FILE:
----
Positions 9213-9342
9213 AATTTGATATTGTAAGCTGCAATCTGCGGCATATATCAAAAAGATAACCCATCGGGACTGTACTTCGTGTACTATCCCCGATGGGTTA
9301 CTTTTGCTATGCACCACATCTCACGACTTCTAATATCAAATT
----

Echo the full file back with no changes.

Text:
Positions 9213-9342
9213 AATTTGATATTGTAAGCTGCAATCTGCGGCATATATCAAAAAGATAACCCATCGGGACTGTACTTCGTGTACTATCCCCGATGGGTTA
9301 CTTTTGCTATGCACCACATCTCACGACTTCTAATATCAAATT